Ask Audrey Ask Audrey
Archived

The Appleton Ladies' Potato Race

"[Tait] paints her picture of rural community with warmth and a wry smile"

Audrey review: Melanie Tait’s comedy totes weighty issues over the line and makes light work of it.

Text size
Text size
Add to favourites

The Appleton Ladies’ Potato Race

Date: 25 Mar 2021

Warm-hearted yet piercing, Melanie Tait’s comedy totes weighty issues over the line and makes light work of it.

A quest for gender parity is front and centre as Dr Penny Anderson (Sharon Millerchip), a Sydney tree-changer, starts a campaign to ensure that the women competitors in Appleton’s annual spud-carrying race have a shot at the same prize money as the blokes.

A no brainer, she thinks. This is 2019 after all. But Appleton is a town that views change with suspicion and where resentment takes root as easily as a crop of King Edwards.

As Penny gently agitates for her cause (collection tins in shops; a GoFundMe campaign), reactionary forces are stirred and criticism comes from unexpected directions: from Nikki (Amber McMahon), the town hairdresser and reigning ladies’ potato race champion; from long-time race organiser Bev (Valerie Bader); and from Appleton’s Facebook trolls – many of whom Penny knows (having grown up here) or treats as their GP.

Brought up in Robertson (the home of The Big Potato), Tait draws on her personal experience of what it is to take on small town shibboleths. She paints her picture of rural community with warmth and a wry smile, but she doesn’t shy away from its less picturesque aspects and has an ear for the ways grievance is expressed in a place where everybody knows your business.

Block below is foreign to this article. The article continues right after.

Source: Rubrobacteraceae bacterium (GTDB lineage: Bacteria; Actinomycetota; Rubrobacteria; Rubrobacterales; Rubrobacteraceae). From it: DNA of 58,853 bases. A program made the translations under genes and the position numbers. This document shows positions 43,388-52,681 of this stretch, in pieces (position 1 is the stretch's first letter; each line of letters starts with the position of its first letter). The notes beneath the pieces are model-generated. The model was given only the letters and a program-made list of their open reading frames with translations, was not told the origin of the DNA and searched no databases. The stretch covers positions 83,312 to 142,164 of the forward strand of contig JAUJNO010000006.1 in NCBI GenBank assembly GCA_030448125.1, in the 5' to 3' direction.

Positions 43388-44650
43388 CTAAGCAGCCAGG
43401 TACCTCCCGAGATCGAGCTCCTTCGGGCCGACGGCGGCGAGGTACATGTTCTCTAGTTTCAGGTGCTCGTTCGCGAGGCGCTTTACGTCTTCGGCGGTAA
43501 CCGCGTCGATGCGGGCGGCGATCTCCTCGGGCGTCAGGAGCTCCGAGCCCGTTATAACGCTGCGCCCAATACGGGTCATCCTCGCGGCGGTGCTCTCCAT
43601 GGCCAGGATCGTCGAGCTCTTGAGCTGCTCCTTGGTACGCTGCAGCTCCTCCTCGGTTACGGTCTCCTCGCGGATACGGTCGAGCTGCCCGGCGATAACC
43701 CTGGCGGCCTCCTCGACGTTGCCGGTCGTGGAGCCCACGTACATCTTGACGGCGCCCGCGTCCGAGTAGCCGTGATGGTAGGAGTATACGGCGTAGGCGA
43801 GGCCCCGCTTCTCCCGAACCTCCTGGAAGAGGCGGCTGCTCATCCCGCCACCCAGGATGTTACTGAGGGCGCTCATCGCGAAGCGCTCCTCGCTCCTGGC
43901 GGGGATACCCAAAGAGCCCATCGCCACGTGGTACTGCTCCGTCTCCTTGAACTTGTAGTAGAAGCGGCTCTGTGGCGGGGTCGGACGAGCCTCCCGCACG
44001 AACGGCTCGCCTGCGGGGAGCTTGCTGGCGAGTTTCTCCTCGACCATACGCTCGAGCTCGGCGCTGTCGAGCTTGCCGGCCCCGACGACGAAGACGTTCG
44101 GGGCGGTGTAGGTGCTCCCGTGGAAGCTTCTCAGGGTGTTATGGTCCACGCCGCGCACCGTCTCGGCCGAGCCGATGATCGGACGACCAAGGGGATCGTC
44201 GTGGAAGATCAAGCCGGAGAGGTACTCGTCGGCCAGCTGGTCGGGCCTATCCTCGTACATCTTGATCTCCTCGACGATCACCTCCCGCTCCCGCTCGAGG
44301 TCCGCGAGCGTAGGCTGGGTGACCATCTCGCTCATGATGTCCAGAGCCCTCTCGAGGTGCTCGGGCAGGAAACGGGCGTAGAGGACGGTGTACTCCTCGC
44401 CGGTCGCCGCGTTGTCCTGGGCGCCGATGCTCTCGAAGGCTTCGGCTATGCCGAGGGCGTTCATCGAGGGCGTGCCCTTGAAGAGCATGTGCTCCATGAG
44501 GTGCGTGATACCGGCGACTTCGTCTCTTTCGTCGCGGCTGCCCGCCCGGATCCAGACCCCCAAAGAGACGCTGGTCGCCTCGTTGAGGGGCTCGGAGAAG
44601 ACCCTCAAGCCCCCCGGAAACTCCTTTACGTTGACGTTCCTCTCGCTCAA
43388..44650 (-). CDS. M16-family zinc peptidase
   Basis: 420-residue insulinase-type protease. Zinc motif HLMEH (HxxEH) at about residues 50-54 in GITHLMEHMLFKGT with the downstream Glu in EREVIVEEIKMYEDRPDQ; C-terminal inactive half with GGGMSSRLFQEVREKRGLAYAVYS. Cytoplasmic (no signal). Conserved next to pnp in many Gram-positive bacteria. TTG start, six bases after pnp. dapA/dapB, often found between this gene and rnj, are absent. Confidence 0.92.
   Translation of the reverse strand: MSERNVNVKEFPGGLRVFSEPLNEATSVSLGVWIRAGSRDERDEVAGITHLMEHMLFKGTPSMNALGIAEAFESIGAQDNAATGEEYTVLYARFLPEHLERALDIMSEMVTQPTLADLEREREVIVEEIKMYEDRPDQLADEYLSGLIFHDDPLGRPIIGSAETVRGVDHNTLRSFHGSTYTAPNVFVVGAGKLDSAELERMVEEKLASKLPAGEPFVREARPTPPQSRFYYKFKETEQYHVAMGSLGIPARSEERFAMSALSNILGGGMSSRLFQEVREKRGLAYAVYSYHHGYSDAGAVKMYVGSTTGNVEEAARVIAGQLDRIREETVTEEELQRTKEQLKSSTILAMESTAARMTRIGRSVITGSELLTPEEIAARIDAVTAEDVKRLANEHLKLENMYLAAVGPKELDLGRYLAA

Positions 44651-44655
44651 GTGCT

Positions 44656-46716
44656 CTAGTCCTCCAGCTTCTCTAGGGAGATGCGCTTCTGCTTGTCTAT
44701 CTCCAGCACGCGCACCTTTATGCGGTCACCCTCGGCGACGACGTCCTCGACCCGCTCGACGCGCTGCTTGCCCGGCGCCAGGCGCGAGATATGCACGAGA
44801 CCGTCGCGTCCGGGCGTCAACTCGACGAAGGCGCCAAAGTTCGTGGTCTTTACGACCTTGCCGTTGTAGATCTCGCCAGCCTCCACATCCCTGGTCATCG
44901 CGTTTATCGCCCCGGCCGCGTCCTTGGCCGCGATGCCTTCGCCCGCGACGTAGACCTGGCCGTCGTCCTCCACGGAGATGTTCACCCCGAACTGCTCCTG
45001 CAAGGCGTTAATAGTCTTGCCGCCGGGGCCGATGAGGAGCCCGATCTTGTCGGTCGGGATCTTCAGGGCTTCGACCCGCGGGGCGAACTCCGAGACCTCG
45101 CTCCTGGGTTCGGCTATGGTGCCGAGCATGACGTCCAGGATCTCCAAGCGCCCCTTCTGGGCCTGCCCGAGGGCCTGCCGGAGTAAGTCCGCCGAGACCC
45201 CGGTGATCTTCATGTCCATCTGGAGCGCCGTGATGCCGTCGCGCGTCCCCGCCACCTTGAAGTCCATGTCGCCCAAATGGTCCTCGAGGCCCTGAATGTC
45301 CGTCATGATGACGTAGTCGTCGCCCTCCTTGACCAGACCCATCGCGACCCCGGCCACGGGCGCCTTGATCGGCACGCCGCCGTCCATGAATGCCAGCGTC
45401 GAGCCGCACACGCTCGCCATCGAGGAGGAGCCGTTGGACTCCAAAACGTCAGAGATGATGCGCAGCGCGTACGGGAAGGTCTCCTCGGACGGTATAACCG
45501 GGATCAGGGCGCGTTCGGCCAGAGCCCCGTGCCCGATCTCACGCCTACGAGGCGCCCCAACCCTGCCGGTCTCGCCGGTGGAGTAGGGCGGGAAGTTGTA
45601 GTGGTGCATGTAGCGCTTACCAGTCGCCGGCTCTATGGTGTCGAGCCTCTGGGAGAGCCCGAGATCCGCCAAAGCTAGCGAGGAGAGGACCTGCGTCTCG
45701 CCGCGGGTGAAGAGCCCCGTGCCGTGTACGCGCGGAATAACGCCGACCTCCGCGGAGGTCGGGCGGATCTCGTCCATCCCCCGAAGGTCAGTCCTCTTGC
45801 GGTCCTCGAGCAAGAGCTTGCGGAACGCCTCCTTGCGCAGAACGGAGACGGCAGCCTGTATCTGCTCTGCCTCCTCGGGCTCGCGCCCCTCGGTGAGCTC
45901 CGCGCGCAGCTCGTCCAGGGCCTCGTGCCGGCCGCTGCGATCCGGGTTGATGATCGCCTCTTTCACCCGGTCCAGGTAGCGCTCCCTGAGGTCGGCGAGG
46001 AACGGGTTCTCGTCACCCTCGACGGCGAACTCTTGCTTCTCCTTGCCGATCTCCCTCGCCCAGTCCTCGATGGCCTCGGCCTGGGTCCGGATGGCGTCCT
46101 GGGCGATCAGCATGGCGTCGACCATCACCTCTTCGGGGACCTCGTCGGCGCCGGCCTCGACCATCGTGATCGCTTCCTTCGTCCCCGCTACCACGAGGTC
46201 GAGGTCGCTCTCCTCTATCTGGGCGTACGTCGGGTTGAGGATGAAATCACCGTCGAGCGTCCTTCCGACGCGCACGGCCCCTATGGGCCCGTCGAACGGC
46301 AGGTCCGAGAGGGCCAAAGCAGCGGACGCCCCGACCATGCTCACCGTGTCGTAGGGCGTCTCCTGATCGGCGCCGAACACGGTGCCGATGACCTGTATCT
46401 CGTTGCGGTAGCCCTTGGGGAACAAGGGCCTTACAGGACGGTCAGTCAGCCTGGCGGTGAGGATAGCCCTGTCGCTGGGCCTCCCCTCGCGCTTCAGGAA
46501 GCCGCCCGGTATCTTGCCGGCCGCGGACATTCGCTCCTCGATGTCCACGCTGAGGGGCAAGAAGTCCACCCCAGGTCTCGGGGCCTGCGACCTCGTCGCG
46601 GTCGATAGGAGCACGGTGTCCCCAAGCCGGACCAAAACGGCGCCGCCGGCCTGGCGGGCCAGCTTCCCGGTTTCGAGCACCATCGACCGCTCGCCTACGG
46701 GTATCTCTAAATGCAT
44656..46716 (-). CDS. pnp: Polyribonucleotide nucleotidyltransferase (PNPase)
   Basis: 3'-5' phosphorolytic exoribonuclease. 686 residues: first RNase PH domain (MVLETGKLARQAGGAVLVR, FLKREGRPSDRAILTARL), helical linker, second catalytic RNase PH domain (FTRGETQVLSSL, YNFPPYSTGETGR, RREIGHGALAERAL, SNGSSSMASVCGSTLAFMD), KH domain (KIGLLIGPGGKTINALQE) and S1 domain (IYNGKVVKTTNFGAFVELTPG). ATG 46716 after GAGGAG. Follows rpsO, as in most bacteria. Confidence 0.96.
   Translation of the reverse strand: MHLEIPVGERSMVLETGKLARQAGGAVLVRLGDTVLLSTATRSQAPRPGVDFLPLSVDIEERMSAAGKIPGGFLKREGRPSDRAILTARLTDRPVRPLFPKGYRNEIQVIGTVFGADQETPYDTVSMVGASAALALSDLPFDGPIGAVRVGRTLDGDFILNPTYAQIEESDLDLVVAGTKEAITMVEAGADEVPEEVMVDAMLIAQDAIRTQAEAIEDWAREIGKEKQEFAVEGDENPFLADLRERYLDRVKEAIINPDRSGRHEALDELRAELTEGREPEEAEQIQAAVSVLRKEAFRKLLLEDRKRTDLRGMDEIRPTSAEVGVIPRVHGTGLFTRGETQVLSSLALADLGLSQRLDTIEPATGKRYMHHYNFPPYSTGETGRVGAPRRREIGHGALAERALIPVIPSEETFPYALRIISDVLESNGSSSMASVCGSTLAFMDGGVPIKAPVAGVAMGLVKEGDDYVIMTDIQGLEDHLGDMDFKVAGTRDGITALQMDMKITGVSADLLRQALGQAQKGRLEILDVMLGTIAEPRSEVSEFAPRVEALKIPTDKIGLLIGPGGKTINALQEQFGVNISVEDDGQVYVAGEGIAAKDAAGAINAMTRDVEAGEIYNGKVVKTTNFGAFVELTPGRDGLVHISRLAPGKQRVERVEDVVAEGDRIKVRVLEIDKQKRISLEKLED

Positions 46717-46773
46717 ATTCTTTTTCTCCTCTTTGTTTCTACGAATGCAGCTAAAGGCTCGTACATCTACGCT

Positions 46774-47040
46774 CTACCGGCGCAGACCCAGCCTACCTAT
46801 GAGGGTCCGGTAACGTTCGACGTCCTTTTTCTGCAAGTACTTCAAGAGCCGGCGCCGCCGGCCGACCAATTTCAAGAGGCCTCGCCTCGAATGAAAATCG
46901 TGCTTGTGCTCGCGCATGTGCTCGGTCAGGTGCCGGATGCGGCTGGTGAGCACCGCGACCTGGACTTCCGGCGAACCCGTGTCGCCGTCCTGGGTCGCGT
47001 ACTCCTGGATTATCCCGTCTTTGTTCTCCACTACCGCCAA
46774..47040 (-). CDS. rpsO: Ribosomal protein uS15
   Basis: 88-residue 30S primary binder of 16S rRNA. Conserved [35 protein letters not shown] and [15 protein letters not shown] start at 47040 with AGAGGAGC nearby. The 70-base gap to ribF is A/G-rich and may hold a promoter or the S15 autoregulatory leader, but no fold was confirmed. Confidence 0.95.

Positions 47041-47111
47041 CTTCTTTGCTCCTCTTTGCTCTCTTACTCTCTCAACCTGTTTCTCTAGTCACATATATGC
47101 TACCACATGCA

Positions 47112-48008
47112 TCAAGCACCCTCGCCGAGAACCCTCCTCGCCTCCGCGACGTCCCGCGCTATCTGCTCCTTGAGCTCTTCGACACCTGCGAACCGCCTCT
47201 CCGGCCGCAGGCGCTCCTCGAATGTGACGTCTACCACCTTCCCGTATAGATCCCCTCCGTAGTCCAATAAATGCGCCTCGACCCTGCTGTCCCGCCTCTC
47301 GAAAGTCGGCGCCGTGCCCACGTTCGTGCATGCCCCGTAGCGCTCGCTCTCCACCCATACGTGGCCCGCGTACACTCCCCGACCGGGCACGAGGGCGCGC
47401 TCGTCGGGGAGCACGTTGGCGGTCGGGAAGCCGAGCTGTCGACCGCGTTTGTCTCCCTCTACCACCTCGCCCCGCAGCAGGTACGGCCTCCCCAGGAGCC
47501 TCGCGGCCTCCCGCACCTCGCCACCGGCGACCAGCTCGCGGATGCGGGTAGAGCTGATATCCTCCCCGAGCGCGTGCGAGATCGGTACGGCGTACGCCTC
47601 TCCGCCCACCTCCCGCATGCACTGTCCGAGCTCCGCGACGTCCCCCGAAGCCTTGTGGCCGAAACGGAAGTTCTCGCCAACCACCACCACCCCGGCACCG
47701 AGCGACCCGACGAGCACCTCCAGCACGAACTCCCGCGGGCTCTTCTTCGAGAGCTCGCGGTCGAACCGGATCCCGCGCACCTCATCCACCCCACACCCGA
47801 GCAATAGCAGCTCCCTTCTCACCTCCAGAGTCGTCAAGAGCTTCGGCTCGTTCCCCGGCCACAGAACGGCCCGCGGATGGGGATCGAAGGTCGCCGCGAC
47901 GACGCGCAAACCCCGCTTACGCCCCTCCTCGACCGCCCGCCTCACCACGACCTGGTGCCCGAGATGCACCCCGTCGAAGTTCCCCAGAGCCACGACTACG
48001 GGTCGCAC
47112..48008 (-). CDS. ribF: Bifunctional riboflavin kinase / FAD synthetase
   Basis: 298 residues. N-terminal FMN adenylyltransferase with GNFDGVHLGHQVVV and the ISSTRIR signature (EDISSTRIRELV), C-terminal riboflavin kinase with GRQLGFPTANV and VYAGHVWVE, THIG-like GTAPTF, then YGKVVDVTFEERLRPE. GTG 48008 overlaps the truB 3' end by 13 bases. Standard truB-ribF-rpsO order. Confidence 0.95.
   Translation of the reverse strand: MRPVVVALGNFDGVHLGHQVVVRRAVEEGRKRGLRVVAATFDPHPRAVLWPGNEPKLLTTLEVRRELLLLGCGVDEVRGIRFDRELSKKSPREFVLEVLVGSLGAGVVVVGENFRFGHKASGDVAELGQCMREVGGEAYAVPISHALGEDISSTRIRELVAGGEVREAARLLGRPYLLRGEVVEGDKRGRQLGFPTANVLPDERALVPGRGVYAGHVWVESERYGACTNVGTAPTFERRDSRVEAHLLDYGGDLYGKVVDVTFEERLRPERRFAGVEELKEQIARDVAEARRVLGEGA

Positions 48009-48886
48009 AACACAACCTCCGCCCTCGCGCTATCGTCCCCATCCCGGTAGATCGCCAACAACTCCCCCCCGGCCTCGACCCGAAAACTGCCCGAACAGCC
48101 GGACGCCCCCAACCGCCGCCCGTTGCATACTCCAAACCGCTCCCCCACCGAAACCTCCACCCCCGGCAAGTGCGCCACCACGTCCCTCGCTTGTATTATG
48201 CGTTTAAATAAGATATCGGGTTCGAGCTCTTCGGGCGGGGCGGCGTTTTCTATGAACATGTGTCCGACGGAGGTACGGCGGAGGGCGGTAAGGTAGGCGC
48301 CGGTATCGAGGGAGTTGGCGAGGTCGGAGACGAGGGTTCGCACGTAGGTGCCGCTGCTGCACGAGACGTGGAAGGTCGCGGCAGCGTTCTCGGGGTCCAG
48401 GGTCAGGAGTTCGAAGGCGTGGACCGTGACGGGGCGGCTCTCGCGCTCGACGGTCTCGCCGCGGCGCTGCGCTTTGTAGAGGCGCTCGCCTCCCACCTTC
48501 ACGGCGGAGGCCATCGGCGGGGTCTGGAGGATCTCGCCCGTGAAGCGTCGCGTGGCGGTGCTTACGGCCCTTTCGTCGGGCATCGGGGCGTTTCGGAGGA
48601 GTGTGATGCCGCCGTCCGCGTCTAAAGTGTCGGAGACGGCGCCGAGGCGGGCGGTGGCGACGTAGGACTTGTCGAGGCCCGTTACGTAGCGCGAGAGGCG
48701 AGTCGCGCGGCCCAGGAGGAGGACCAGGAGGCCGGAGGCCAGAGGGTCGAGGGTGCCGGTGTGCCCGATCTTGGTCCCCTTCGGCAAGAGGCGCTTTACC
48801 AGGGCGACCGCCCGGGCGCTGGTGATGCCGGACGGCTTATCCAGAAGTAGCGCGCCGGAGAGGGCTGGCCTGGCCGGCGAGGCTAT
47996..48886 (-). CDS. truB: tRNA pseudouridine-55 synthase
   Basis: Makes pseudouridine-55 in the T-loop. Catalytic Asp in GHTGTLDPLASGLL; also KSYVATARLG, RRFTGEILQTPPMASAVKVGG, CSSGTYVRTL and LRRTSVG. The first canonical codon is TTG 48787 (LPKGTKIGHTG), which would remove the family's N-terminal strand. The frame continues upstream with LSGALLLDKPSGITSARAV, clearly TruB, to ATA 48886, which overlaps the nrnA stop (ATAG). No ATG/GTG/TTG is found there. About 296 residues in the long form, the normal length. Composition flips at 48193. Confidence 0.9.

Priscilla Jackson directs a bare-bones staging (a Michael Scott-Mitchell design) whose main feature is the arse end of an old ute. Her casting is flawless. Millerchip’s Penny is a winning mix of pep and calculation. McMahon conjures Nikki from equal parts vivaciousness and spite.

Merridy Eastman is very funny as Barb, the mild-mannered race committee stalwart and comic counterpoint to Bader’s dour Bev. Sapidah Kian makes her Ensemble debut as Rania, a recently arrived Syrian refugee for whom the slow speed of change in Appleton is one of its most attractive facets.

Content
Once
Add to favourites
ArchivedEternity Playhouse, Darlinghurst, Sydney 4 Jun - 6 Aug 2021

Once

Audrey review: Once is a rare bird of a musical, one that wears its heart entirely on its sleeve.

The Picture of Dorian Gray
Add to favourites
TheatreRoslyn Packer Theatre, Walsh Bay, Sydney 24 Jul - 22 Aug 2021

The Picture of Dorian Gray

Audrey review: Innovative storytelling and Eryn Jean Norvill's performance boost this novel-to-stage translation into the world-class league.

American Psycho
Add to favourites
ArchivedThe Playhouse, Sydney Opera House 3 - 27 Jun 2021

American Psycho

Audrey review: Little of the blood and chilling violence of the film, but this production’s sharp edges and slashing wit leave a lasting impression.

See More

More to see

View All
The Woman in Black
Add to favourites
ArchivedEnsemble Theatre, Kirrbilli, Sydney 11 Jun - 24 Jul 2021

The Woman in Black

One of the long-running plays in West End history makes its way to the close quarters of Ensemble’s intimate stage.

Grand Horizons
Add to favourites
ArchivedRoslyn Packer Theatre, Walsh Bay, Sydney 7 Jun - 3 Jul 2021

Grand Horizons

A humorous and moving look at romance and intergenerational divides in the era of self-expression, alternative family models and... sexting.

Half Man | Half Bull
Add to favourites
ArchivedSouth Bondi Beach, Bondi, Sydney 25 Jun - 10 Jul 2021

Half Man | Half Bull

Gather around the fire for a unique pandemic-era experiment in the telling of ancient myths.

The Spook
Add to favourites
TheatreNew Theatre, Newtown, Sydney 12 Oct - 6 Nov 2021

The Spook

Inspired by a true story, Melissa Reeves creates a whimsical satire of small-town Australia, Cold War fear-mongering, friendship and betrayal.

Top